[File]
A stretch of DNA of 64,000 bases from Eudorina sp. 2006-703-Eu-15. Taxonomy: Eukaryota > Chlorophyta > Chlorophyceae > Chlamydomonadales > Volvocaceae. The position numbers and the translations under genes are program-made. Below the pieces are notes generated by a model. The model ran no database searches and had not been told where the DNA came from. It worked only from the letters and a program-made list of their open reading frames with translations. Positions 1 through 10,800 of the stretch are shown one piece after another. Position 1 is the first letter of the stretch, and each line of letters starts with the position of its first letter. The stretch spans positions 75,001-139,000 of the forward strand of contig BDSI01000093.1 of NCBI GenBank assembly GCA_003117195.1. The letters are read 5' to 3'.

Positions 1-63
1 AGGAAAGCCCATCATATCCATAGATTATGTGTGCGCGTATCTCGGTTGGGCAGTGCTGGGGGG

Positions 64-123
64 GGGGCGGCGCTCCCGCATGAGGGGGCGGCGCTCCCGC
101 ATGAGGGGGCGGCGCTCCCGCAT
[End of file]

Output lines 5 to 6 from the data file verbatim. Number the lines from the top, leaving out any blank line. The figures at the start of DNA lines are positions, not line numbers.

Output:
64 GGGGCGGCGCTCCCGCATGAGGGGGCGGCGCTCCCGC
101 ATGAGGGGGCGGCGCTCCCGCAT